Another column done by hand. My favorite printer needs repair beyond new ink. So here goes!
“Bed is too small for my tiredness. Give me a hilltop with trees. Tuck a cloud up under my head. Lord, blow the moon out, please.”
No repellent is 100 percent effective and some can be harmful to small children and pets. The good news is that one has choices. Products containing DEET – diethyltoluamide — have always been the go-to, but we are now learning that DEET can build up and cause toxic health levels in small children. To avoid this, always wash repellent off every day and before reapplying. There are lots of other repellent options one can to go, both at home and on the shelf.
The winter of 2016-2017 is coughing up a last few attempts with snow, sleet, freezing rain, and just plain rain, with the possibility of something over the weekend – April Fool’s Day. No worries, it’s happened before and we can do this as spring is knocking on the door.
Birders desiring to see the “woodcock dance” brave the cool damp evening air, with flashlight in hand, visiting an open field. To listen for the eerie peent call and see the downward display flight and “song” of the American Woodcock, Scolopax minor, portends an interesting evening. The “song” is actually a product of the bird’s wings.
Every 12 hours and 26 minutes billions of gallons of water move into or out of the Gulf of Maine. Most locations around the world see their coastline gain about a meter of water between low and high tides. In contrast, we, who live along the Gulf of Maine, see anywhere from 3 to 17 meters of water depending on location.
As I write this column, I am wearing green because it is St. Patrick’s Day, March 17. March 17 also marks one year since I started working at The Lincoln County News. I arrived in Maine a year ago March 16 from California, having never set foot in the Pine Tree State before that. But I have to say that I have gotten to know my way around fairly well, especially around the vibrant arts community that exists in Lincoln County. I look forward to the year ahead.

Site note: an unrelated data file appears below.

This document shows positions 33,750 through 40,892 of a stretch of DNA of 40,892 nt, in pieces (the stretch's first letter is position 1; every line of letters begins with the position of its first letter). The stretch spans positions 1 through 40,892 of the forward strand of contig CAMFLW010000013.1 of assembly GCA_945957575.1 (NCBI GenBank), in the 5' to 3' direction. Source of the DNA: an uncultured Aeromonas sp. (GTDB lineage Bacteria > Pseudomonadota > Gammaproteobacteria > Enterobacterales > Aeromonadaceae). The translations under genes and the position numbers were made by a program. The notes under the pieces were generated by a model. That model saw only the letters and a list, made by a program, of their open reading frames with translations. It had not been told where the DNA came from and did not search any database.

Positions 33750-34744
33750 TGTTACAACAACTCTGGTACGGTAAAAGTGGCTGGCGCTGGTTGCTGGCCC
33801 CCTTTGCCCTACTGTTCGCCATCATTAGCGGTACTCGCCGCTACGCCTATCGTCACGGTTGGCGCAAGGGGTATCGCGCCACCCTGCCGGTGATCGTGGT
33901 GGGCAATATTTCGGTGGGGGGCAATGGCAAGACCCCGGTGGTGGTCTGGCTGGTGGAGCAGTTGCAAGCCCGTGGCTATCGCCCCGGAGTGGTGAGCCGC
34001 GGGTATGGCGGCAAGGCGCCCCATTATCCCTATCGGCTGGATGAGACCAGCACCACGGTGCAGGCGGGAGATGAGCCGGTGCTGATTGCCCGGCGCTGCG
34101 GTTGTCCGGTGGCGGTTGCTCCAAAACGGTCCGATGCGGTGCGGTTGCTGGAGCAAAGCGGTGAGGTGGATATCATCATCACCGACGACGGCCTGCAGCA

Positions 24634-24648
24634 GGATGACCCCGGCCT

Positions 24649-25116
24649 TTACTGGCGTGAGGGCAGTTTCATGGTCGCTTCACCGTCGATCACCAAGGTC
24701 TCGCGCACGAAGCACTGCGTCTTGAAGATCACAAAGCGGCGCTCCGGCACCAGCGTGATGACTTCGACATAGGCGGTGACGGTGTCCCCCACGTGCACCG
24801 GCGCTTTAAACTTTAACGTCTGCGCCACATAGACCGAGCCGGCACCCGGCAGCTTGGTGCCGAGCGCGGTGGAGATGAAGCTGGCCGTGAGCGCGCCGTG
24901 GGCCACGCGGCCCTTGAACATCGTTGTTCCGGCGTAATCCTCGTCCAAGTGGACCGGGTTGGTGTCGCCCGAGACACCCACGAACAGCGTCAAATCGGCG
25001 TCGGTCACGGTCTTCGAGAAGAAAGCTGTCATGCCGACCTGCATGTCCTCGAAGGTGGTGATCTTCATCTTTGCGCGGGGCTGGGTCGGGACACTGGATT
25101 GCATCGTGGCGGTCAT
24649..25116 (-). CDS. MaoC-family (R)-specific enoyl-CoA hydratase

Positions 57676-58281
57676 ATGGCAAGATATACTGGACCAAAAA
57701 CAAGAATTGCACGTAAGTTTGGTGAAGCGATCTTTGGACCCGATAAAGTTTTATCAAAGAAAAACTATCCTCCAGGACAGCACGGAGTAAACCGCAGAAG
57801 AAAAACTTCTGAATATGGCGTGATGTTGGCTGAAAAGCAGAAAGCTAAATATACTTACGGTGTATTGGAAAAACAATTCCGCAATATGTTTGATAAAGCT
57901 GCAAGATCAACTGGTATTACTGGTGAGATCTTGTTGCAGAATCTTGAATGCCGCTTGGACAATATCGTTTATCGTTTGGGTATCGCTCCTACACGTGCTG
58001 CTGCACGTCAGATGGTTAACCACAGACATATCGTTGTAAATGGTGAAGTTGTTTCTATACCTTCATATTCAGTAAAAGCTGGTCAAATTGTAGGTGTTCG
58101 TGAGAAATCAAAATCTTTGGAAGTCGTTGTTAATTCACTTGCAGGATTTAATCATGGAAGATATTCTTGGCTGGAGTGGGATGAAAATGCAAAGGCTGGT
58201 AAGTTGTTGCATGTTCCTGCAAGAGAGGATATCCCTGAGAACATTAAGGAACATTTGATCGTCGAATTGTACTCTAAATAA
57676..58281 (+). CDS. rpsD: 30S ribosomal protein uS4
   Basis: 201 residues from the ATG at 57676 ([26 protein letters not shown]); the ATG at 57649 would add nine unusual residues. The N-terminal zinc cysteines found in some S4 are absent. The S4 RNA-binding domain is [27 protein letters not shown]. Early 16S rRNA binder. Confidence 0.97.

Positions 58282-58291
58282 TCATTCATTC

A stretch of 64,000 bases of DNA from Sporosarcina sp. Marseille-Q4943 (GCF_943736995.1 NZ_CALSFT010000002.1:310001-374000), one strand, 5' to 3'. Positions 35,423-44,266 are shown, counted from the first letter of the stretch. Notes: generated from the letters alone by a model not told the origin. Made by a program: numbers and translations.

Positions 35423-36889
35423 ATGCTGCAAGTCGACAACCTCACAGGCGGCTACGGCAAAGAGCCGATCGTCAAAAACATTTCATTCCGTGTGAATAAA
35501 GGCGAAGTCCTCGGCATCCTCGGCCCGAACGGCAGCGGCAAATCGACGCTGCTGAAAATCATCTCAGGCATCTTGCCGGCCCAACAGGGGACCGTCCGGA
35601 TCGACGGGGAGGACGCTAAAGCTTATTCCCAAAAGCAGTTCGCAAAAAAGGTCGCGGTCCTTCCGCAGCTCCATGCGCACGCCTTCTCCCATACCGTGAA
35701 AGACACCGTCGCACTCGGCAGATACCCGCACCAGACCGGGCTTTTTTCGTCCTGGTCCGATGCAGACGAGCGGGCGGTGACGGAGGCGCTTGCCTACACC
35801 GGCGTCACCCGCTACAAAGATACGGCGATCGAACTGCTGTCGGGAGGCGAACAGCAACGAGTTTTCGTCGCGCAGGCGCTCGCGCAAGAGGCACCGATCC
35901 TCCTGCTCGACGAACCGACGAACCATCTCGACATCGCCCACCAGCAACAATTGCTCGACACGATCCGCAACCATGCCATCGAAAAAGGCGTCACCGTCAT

Roughly some 65 percent of the year is under daylight saving time. This alone should tell us how popular it is. From what I’ve read, it’s even the ancients who were pushing the idea of a religion that said, “Let there be light.”
How disappointing can it get when one is reduced to looking for a dripping roof as a sign of spring? My usual harbinger of spring, a clump of snowdrops by the front step, was unfortunately still buried in a snowdrift from our Ides of March blizzard at the time of the official arrival of spring on Monday.
Happy spring, everyone. We made it through another Maine winter. Although the calendar says March 20, Mother Nature could still have a few surprises left for us, but we know that winter is finally winding down. We will be complaining about black flies and too much traffic before we know it. The last few days, I have noticed that the male goldfinches have a few spots of bright yellow reappearing here and there on their winter plumage, and the purple finches are looking much brighter as well. We have also gained well over three hours of daylight. Time to plant the seedlings!
Tom Tripp wrote in a letter to the sports editor last week that he disapproves of the term Lady in front of school’s mascots, i.e., Lady Eagles, Lady Panthers, Lady Seahawks, and Lady Wolverines.
The magic of Mary Poppins: The Porter Meeting Hall at Skidompha Public Library in Damariscotta was the scene of a most energetic and entertaining run-through on the afternoon of Sunday, March 12 of Lincoln County Community Theater’s upcoming production of “Mary Poppins – In Concert.”
Winter intends to have its say; that is the sense of things this week. We are preparing for another snowstorm. Wind and cold and dangerous roads will mean we don’t go out unless we have to. Those who do have to go out — the plow trucks and the drivers — will be up at […]
I know we have presented this article many times over the years, but we must stress the extreme importance of getting one’s pet in for a physical exam at the very least once a year. Pets age so much faster than we do that by the time one sees symptoms, the problem could have far-reaching effects.